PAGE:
Last month, I had no idea what was about to break loose. Did you? Since then, I’ve heard words of compassion and advice from EVERYBODY, including restaurants, schools, online periodicals, churches, pastors, and many others. I even heard from The Onion.
Everyone seems to have something to say about the pandemic and how we should be responding. But what are churches actually doing? Here are my observations from networking with pastors and churches over the last few weeks.
Everyone is streaming services online. Everyone. From the smallest country church to the pastors who are long-in-tooth. From the hipster homegroup to the novice at social media. It just takes a simple cell phone camera to stream through Facebook. YouTube, or streaming on church websites, are other popular options. I’ve also learned there are some legal issues if you are streaming music. Hopefully, you already have a CCLI agreement. This permits churches to legally display the words of copyrighted music. But, streaming music often requires another layer of protection.
Pastors are having to decide if they are preaching or having a conversation. It’s important to match physical position (standing or seating), background (pulpit or office or living room), and style (monologue, interview, or rehearsed sermon). Pastors must consider people and equipment and decide what’s best.
The length of these virtual sermons is another important thing to monitor. For home viewers, there are plenty of other things vying for their attention. The most successful virtual sermons are between 10-15 minutes. Really!
Virtual Small Groups
For smaller group meetings, video conferencing platforms like ZOOM are taking off. Sunday school classes and staff meetings are connecting this way. But, don’t forget folks who are challenged with technology or who don’t have access. Have “technical support members” standing by to virtually assist them in getting connected. If they can’t connect, they can’t connect, but try to help them.
Pastoral care, from a distance, continues. Caring people are regularly calling (yes, on the phone) their most vulnerable. One church, running less than 200, has a “Shopping Ministry.” A team shops, runs errands, etc., for their elderly and those with underlying health issues. Their local grocery store is partnering with them to allow the shoppers to purchase for multiple individuals, thus, circumventing the “limit 1 per customer” issue.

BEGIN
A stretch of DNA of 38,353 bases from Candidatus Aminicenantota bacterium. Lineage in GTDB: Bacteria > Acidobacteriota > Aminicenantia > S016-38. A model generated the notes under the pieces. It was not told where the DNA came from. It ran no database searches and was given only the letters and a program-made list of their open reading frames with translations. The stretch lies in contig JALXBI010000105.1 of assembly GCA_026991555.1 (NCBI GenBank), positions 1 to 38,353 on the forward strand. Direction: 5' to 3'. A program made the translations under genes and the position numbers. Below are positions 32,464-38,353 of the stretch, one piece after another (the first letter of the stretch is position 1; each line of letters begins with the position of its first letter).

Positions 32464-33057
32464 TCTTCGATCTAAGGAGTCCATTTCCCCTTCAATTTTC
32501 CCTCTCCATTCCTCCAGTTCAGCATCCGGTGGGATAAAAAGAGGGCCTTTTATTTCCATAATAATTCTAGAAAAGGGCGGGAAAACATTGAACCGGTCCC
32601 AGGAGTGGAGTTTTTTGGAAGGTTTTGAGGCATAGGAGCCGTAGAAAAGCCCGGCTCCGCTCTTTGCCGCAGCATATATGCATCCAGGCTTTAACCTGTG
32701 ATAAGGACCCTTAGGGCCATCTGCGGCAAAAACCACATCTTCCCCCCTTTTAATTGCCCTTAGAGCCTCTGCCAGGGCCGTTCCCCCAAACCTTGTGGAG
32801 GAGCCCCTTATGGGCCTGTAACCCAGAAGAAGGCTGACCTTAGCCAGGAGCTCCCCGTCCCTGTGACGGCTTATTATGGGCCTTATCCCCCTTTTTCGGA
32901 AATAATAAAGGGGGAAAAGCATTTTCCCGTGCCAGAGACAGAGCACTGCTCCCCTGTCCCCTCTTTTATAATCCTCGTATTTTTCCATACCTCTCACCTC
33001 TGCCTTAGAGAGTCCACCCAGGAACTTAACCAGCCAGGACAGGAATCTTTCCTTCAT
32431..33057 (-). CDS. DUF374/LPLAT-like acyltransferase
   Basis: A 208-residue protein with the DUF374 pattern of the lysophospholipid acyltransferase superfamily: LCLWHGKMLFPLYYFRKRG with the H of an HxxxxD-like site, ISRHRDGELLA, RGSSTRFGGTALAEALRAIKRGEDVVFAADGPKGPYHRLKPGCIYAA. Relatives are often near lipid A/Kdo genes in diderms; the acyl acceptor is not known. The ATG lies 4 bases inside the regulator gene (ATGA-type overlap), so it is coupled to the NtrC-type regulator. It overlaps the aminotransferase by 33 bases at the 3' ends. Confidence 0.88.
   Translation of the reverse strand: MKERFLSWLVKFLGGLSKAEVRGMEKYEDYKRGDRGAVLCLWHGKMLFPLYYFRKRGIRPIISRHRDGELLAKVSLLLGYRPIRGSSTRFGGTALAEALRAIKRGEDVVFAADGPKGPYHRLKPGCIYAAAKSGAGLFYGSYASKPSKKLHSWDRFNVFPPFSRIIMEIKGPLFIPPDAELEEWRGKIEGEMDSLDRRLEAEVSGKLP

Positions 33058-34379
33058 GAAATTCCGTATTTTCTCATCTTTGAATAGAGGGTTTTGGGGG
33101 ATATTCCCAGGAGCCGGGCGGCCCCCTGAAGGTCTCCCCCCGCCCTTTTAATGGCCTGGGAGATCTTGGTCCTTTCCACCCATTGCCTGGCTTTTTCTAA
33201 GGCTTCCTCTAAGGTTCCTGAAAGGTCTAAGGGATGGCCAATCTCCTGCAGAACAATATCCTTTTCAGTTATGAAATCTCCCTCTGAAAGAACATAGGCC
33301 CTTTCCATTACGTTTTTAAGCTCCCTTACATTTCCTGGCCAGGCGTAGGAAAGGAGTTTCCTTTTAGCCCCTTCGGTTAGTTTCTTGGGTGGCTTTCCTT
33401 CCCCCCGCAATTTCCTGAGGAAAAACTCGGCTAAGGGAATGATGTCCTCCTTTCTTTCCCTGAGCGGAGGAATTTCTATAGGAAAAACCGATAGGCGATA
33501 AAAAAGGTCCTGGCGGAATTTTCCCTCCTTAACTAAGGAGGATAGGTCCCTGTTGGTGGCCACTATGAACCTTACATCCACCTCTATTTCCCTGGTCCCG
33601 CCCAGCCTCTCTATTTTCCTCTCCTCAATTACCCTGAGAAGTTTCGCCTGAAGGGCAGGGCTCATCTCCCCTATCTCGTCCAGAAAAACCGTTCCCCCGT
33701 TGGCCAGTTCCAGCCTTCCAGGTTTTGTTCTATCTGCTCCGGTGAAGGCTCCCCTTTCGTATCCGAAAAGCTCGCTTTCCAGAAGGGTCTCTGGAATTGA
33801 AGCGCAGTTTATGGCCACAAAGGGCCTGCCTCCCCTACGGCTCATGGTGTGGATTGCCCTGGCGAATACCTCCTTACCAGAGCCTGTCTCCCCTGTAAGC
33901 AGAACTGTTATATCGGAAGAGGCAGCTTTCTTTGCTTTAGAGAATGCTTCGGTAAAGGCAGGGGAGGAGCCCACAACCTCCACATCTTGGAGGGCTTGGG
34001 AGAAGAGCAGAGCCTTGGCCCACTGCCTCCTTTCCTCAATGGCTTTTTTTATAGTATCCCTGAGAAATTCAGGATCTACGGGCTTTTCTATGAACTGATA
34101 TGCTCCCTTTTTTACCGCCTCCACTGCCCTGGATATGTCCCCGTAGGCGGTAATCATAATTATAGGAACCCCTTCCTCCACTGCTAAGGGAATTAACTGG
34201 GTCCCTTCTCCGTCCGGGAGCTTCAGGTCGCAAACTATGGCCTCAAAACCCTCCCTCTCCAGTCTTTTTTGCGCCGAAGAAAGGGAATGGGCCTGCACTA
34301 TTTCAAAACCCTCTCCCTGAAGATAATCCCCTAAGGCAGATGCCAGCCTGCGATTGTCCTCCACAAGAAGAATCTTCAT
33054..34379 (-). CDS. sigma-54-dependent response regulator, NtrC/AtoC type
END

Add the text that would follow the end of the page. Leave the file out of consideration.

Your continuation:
Churches are still collecting an offering. Faithful, traditional givers are still going to be there unless they have lost income. A regular time of offering during a streaming service is still appropriate. This will normalize the experience. “Why not write your check right now and mail it to us? Or, call, and we’ll send someone to you. Or, send your gifts through (name your online giving platform and share instructions).” If you aren’t taking offerings electronically, you’re leaving money on the table. There are LOTS of options. Find one that works for you.
Additional financial relief might be possible through the CARES Act. This is almost too good to be true. Churches can apply for funds through this program and are likely eligible for 250% of the 2019 monthly average for employee compensation. That means churches can receive the equivalent of 2.5 months worth of payroll. Here’s the catch. It’s a low-interest loan if you lay people off. But if you keep your staff employed, it becomes a GRANT and is 100% forgivable. Local banks are the best resources to seek more information.
Keep Your Distance
Continue to forego in-person meetings and services. Obviously, there are situations where a small gathering is necessary. But, it is very risky. On the first Sunday of the quarantine, when meetings were highly discouraged but not banned, I heard from many pastors who said they had a small group show up. Every pastor said it was the most vulnerable, the elderly, the very ones who should not have come, who showed up. If the church doors are open, there are people who will be there.
In this time of uncertainty, the church’s ability to adapt to these specific challenges will prove to be its greatest strength.
To everything there is a season, and a time to every purpose under heaven . . . a time to embrace and a time to refrain from embracing.” Ecclesiastes 3:1, 5b